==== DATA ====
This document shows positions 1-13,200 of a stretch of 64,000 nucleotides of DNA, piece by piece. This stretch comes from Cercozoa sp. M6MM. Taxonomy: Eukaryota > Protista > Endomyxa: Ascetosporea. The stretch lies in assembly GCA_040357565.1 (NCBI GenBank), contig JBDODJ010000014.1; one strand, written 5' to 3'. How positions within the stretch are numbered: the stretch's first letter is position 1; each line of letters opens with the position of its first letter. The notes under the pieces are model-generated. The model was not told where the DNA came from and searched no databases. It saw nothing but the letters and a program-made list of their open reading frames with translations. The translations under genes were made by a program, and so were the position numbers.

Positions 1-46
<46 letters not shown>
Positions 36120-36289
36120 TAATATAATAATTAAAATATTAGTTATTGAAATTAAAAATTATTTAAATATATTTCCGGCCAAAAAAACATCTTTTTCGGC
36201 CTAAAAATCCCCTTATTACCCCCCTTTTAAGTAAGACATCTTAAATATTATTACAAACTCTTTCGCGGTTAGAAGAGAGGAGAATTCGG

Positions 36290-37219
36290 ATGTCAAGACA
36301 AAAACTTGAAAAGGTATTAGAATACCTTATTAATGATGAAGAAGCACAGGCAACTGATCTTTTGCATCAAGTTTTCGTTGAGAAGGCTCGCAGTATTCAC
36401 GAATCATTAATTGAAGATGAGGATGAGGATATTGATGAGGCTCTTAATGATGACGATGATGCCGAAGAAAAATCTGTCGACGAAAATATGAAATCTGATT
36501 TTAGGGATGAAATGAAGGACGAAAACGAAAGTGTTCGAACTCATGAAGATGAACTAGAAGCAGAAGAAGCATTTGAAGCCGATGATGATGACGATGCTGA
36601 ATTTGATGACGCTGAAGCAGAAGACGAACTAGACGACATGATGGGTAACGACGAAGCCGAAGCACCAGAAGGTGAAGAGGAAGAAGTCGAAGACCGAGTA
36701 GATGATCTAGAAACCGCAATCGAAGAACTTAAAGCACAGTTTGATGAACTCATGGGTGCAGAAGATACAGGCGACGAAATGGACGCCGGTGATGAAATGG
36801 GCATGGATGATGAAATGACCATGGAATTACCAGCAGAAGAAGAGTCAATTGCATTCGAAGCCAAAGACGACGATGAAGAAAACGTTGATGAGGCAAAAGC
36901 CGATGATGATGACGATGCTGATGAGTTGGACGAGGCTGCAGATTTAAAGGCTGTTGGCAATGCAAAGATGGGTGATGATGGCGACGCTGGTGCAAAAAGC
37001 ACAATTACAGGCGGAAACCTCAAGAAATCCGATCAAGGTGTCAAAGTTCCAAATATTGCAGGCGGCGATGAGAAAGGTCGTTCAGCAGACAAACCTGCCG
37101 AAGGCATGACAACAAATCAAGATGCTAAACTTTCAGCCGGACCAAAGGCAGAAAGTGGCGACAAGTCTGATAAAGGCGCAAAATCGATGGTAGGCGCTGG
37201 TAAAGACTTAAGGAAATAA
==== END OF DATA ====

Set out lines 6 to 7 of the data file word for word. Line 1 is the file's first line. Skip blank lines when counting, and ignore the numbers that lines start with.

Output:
36201 CTAAAAATCCCCTTATTACCCCCCTTTTAAGTAAGACATCTTAAATATTATTACAAACTCTTTCGCGGTTAGAAGAGAGGAGAATTCGG

Positions 36290-37219